What is finalize( ) for? So, if you should not use finalize( ) as a general-purpose cleanup method, what good is it? Feedback
A third point to remember is:
3. Garbage collection is only about memory.
That is, the sole reason for the existence of the garbage collector is to recover memory that your program is no longer using. So any activity that is associated with garbage collection, most notably your finalize( ) method, must also be only about memory and its deallocation. Feedback
Does this mean that if your object contains other objects, finalize( ) should explicitly release those objects? Well, no�the garbage collector takes care of the release of all object memory regardless of how the object is created. It turns out that the need for finalize( ) is limited to special cases in which your object can allocate some storage in some way other than creating an object. But, you might observe, everything in Java is an object, so how can this be? Feedback
It would seem that finalize( ) is in place because of the possibility that you�ll do something C-like by allocating memory using a mechanism other than the normal one in Java. This can happen primarily through native methods, which are a way to call non-Java code from Java. (Native methods are covered in Appendix B in the electronic 2nd edition of this book, available on this book�s CD ROM and at www.BruceEckel.com.) C and C++ are the only languages currently supported by native methods, but since they can call subprograms in other languages, you can effectively call anything. Inside the non-Java code, C�s malloc( ) family of functions might be called to allocate storage, and unless you call free( ), that storage will not be released, causing a memory leak. Of course, free( ) is a C and C++ function, so you�d need to call it in a native method inside your finalize( ). Feedback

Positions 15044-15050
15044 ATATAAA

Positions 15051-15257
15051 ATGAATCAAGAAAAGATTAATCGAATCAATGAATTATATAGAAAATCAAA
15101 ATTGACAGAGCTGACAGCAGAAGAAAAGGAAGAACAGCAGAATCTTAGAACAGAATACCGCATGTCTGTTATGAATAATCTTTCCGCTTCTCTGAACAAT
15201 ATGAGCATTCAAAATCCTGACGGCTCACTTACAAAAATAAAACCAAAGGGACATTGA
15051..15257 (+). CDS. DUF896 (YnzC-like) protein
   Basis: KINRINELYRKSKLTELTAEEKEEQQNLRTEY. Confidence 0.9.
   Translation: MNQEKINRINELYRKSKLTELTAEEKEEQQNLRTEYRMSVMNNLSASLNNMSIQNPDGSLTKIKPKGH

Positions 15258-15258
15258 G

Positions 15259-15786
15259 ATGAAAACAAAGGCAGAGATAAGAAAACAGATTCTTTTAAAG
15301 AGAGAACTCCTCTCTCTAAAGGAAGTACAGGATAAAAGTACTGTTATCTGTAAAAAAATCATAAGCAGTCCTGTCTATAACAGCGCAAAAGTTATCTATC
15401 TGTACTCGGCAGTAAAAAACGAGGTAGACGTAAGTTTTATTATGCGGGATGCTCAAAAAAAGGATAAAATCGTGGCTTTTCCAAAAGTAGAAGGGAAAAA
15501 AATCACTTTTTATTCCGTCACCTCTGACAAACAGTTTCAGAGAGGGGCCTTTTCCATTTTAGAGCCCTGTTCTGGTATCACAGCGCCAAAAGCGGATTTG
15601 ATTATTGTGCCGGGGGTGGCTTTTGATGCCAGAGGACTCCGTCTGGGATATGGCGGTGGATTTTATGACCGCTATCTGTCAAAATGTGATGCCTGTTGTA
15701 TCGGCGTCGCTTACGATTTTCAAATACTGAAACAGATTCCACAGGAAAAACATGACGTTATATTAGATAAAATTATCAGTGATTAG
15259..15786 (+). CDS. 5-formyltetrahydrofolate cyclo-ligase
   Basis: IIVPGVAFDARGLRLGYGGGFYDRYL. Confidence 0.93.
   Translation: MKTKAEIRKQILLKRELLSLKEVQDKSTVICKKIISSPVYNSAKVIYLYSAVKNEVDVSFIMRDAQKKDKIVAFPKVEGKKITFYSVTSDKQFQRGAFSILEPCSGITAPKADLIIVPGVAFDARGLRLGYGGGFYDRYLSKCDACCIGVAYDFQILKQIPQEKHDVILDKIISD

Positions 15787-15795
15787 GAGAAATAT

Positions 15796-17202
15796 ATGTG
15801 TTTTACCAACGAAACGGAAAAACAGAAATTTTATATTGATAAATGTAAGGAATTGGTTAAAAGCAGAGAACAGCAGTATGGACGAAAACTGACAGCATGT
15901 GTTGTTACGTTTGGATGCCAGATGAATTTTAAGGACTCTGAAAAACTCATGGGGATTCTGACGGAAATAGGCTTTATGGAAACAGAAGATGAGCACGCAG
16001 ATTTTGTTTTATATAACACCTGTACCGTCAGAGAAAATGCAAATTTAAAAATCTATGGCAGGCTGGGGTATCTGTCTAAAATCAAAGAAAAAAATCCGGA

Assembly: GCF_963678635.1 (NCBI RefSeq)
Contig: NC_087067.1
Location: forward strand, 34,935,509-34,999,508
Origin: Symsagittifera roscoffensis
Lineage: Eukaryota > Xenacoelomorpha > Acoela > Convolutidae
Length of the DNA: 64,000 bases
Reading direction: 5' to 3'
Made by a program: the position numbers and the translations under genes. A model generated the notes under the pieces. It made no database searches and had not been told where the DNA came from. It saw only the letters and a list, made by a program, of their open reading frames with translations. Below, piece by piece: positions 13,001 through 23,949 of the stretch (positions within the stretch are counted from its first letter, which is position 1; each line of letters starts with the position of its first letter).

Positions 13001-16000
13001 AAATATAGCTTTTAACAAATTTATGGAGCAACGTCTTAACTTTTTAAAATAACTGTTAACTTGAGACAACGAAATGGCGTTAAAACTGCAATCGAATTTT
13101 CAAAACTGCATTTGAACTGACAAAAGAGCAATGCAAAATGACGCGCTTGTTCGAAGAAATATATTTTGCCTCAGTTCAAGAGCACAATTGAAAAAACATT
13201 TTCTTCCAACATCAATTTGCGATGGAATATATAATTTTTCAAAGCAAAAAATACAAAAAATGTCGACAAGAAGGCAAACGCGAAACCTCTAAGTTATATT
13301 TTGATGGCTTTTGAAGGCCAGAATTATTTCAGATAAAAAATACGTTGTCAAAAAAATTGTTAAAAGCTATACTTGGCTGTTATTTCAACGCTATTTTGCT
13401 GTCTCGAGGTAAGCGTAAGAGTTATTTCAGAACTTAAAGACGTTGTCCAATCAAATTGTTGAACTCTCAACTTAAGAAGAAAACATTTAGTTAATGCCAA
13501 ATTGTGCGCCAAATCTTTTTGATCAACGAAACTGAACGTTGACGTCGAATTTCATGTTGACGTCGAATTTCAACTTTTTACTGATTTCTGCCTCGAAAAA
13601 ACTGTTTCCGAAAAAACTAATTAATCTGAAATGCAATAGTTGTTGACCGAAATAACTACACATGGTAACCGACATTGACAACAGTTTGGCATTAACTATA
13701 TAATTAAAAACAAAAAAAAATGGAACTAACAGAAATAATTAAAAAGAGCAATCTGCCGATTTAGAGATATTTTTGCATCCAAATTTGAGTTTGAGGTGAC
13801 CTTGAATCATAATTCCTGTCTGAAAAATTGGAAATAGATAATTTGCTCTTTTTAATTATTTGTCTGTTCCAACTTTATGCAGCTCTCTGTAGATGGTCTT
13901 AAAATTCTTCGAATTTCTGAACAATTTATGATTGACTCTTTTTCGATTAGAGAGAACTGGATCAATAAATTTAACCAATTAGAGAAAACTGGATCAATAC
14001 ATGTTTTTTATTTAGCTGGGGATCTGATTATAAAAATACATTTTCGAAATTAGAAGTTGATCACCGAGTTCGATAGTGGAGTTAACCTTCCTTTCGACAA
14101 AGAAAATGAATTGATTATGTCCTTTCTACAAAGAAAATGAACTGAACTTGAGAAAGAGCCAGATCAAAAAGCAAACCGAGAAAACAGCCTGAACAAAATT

After reading this, you probably get the idea that you won�t use finalize( ) much. You�re correct; it is not the appropriate place for normal cleanup to occur. So where should normal cleanup be performed? Feedback
You must perform cleanup To clean up an object, the user of that object must call a cleanup method at the point the cleanup is desired. This sounds pretty straightforward, but it collides a bit with the C++ concept of the destructor. In C++, all objects are destroyed. Or rather, all objects should be destroyed. If the C++ object is created as a local (i.e., on the stack�not possible in Java), then the destruction happens at the closing curly brace of the scope in which the object was created. If the object was created using new (like in Java), the destructor is called when the programmer calls the C++ operator delete (which doesn�t exist in Java). If the C++ programmer forgets to call delete, the destructor is never called, and you have a memory leak, plus the other parts of the object never get cleaned up. This kind of bug can be very difficult to track down, and is one of the compelling reasons to move from C++ to Java. Feedback